The 3-year-old lion is part of a rehabilitation program in Nairobi aimed at rescuing orphaned or injured animals.
He was sterilized "for the purpose of controlling breeding in the place of captivity", the Kenya Wildlife Service (KWS) said.
But the decision sparked an outcry.
Some Kenyans would have preferred that the KWS release the feline in the wild, without having had it sterilized beforehand, to increase the population of the endangered lions.
KWS officials had to justify their decision in a press release on Saturday: "When wild animals are bottle-fed, they lose their natural instincts and if released into the wild, they are vulnerable."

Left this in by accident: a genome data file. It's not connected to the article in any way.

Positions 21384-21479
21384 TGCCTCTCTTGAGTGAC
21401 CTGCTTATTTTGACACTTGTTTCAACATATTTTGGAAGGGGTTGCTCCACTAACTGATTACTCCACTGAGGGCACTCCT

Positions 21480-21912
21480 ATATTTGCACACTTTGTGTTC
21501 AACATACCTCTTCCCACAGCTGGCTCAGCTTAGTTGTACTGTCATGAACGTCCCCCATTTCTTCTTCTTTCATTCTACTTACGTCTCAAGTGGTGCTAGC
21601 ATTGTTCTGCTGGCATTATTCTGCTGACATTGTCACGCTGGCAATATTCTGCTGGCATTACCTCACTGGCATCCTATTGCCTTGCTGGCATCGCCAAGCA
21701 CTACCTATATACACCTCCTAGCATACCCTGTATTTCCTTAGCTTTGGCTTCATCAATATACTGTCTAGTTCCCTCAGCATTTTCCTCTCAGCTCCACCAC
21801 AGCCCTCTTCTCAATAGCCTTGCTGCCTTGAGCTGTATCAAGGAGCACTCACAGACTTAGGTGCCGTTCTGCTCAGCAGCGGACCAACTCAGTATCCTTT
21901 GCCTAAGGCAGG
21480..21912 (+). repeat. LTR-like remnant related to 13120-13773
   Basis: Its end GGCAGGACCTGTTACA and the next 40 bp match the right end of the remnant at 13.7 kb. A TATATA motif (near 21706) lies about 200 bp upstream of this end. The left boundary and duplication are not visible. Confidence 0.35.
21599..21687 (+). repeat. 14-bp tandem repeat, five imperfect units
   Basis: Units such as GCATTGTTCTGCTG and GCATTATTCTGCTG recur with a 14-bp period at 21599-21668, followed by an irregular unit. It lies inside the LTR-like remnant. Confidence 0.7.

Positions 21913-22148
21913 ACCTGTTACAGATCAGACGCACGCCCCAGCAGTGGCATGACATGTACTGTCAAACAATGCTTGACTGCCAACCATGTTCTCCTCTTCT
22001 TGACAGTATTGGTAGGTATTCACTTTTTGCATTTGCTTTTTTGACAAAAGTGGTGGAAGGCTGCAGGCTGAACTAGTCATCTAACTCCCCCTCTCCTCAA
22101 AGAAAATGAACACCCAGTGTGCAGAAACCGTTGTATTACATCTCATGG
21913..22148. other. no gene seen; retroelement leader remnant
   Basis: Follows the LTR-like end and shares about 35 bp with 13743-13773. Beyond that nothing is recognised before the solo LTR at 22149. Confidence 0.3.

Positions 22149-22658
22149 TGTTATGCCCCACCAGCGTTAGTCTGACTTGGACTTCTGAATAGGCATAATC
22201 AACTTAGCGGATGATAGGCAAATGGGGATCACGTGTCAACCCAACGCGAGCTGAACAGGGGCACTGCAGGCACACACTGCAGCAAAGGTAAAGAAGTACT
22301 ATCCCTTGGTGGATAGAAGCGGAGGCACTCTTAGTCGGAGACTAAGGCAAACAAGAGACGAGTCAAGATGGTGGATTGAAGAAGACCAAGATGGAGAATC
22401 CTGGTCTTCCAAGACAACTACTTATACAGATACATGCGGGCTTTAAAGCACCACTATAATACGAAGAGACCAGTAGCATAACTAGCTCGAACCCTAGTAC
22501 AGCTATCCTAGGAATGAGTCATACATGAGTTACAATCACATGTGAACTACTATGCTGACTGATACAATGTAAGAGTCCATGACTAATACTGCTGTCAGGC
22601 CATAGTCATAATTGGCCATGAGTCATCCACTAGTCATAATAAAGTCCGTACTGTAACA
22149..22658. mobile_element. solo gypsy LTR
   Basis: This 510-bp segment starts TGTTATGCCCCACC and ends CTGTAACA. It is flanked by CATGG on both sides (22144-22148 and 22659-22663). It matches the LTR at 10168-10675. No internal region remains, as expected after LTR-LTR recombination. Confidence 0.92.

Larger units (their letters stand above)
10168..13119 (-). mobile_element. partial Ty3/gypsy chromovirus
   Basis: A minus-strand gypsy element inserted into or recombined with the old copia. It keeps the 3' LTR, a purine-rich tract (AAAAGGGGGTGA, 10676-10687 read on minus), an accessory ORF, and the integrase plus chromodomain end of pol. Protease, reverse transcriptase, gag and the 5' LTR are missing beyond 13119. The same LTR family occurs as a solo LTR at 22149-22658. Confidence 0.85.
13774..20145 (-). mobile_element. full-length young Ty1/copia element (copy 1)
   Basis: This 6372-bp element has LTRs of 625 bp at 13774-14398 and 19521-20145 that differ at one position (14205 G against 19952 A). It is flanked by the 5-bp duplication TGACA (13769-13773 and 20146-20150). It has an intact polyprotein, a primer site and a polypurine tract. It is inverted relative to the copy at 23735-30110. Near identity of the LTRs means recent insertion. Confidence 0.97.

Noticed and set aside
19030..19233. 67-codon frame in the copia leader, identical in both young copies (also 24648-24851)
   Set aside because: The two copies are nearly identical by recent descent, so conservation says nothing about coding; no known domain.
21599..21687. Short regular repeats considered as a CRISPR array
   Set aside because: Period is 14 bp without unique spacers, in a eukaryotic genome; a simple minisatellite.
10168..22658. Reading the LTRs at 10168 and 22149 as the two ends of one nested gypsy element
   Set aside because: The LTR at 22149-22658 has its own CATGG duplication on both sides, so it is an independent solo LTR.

Since breeding “is not permitted in captive centers,” officials ordered a vasectomy,” they added.
Nairobi National Park is home to many endangered animal species, which the public can see grazing against the backdrop of skyscrapers.
But big cats are under increasing pressure in one of Africa's fastest growing cities, especially on former hunting grounds.
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